Early fall was their time to go away for a couple months. The condo was in Fort Pierce Florida, shared on some confusing schedule between my grandparents, their renters, and my uncle down there. At the time of course I was a kid and didn't think of it, but I found out later that my grandparents ate most of the rental cost difference while uncle took his turn on vacation there. They did this because he was their son and they were nice people.
Stuck back home in Connecticut, as a young kid I was mystified by a lot of things. Still am, but I try much harder now. Mom took me to my absent grandparents house to hang out just the same, to get away from our own apartment, but instead of being a vibrant happy place, it would be quiet and spooky as hell during early fall. Looking at their antique lamps, old framed photographs, and vintage mirrors I'd see ghosts, and changed lighting caught the shadows and raised eerie dust. All sorts of monsters made noises where they wanted to, and a trip to the basement or attic would surely be deadly to me as a kid!
Mom told me to expect the grandparents back on Halloween night or the next night. Kids used to swarm that neighborhood back then and grandma would rather get our family discounted candy after the holiday than turn the porch light on to attract neighbor kids on actual Halloween night! Being away in Florida on vacation was something she could tell the neighbors at least, because most of them were into the holiday. My grandparents really weren't. Nor was I, but I was just scared of most things in 1986.
In exchange for coming back late, grandma gave me bags of the good candy that I could hoard on top of my own stash I'd collected with my parents trick or treating in the neighborhood. The old generation took the "trick" aspect seriously, sometimes giving out rocks or requiring something, even a quick dance, joke, or visit in exchange for the expected "treat." Most of them chilled out or died over time so that kids today only "get" free candy, but it wasn't always like that.
This time grandma gleefully wanted to show me the witch. Usually they had no need for Halloween decorations, but the witch was hung mysteriously on the closet door. Grandma lured me over and I stared mesmerized by the witch head, too afraid to touch its wizened plastic crone face or babushka covered white hair. Suddenly it cackled at me while its eyes fluttered and tongue darted with a bizarre mechanical whirr. "Hah hah hah hah whirr whirr whirr. Hah hah hah hah!" Then suddenly it spat out its mouth, horrible thing, and I realized the trick as I backed away, with family joining in the witch's laughter. "Hah hah hah hah whirr whirr whirr. Spit spit spit!"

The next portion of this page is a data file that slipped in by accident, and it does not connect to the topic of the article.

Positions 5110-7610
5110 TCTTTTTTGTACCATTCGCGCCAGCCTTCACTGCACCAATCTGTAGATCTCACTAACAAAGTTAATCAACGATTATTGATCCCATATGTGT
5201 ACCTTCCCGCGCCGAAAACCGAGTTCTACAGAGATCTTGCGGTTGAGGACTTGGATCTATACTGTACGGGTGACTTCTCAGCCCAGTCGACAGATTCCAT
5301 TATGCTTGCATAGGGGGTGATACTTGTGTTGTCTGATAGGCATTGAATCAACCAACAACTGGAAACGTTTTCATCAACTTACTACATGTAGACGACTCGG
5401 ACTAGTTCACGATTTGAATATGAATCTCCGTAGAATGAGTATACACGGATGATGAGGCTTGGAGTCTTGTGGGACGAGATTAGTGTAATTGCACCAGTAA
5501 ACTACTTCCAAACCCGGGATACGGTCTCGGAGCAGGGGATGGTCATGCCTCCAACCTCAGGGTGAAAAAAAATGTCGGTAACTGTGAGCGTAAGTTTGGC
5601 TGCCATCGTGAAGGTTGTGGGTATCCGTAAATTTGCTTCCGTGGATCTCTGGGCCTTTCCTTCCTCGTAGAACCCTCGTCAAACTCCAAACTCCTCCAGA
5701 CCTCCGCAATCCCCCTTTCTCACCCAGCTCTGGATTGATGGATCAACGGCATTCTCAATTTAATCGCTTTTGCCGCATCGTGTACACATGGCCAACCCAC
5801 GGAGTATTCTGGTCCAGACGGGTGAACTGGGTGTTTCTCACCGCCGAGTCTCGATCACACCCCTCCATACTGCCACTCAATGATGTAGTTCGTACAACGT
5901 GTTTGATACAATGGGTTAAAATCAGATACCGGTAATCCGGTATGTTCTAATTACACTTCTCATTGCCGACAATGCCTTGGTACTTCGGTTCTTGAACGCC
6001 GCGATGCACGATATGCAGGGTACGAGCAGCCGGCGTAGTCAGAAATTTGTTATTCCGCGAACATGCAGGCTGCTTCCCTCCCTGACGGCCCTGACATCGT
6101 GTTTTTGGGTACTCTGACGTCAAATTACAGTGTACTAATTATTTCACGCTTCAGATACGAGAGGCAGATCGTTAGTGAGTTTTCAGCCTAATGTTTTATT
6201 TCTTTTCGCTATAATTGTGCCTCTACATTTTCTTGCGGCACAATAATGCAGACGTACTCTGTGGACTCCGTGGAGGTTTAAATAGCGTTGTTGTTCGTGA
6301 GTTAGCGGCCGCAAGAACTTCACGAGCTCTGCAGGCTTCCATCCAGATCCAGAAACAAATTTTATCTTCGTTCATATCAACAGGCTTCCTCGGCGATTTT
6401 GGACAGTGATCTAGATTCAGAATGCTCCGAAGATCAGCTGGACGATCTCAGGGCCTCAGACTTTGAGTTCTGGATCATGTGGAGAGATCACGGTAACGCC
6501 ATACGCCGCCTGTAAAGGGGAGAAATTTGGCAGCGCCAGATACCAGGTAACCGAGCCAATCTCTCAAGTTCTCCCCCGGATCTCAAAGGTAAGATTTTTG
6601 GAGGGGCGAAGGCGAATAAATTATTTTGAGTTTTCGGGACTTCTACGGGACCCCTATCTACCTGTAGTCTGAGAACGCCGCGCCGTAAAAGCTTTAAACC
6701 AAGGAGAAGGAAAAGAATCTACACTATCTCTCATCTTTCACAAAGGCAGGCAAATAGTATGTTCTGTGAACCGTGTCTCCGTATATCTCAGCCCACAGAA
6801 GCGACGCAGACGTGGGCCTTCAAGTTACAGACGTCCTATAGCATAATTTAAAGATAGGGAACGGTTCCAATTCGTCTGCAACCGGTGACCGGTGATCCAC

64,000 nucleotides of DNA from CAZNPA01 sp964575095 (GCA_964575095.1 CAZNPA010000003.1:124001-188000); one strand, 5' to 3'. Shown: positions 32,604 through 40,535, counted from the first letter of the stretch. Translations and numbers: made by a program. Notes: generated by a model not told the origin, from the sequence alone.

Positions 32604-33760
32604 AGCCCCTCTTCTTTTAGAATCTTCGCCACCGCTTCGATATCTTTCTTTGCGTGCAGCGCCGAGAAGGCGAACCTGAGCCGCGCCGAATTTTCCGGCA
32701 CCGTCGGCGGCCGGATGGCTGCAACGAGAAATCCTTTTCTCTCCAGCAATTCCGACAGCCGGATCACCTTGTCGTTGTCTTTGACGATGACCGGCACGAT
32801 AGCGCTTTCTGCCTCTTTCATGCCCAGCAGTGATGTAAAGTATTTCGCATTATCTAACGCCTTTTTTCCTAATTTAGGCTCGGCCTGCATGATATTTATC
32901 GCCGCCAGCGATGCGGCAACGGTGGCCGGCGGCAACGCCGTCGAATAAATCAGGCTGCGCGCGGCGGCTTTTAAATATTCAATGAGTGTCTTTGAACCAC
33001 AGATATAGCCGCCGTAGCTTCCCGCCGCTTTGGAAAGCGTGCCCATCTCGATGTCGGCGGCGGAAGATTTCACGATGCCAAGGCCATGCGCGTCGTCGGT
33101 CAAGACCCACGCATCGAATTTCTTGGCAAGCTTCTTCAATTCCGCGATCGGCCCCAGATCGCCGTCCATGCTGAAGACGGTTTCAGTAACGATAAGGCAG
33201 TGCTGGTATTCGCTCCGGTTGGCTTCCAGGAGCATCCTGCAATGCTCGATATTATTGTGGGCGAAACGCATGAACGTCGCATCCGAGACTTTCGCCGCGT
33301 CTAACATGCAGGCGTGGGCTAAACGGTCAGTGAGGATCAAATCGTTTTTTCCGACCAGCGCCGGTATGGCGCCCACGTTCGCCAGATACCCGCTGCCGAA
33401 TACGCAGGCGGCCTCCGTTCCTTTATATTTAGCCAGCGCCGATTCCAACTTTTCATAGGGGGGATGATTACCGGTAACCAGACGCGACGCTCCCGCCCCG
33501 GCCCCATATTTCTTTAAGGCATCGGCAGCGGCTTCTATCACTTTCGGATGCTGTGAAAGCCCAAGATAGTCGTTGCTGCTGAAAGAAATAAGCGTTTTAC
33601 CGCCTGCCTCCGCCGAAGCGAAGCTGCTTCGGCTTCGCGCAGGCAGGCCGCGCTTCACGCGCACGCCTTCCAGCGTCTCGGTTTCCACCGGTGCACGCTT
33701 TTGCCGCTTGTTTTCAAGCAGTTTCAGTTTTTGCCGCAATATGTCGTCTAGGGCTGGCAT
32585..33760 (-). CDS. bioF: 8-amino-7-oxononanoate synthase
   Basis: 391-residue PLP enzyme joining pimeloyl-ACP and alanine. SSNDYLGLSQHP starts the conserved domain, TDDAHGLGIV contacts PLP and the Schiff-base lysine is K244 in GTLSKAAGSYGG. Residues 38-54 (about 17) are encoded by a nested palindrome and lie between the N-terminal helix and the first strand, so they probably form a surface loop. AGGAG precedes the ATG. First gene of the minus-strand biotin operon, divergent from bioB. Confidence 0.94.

That spitting witch stayed in my mind to this very day. As I grew older and bolder I actually searched for it in the house, though I never found it. Kind people they were, I suspect they gave it away to some charity shop. Or perhaps the trick they played on me could only work the first time, and then it was time for another young kid to experience the spitting witch!
Extra Info or Update in 2017:
Out of curiosity I checked the head out on YouTube. It appears there were a series of heads made in the late 1970s-80's called Laffun Head. I have seen different versions, by different makers, and the head's gender and ethnicity is questionable. Some heads have green hats, some are clowns, leprechaun, singing Santa, a nurse with a more feminine laugh, and some heads that yodel, plus many other costumes and variations.
I even saw photos of a witch head but not videos of it. The one I knew as a "witch" in olden times was an old woman in a babushka, which you pulled the tied end of to activate its battery. Which head's laugh was an exact match to mine, I can't really tell, so it's a mystery! As a kid, the thing scared me and I'd never advise showing a creepy one to a modern kid.
NOTE: Adults only if you dare.
Old Lady with crazy feminine laugh (my "witch" had a different laugh)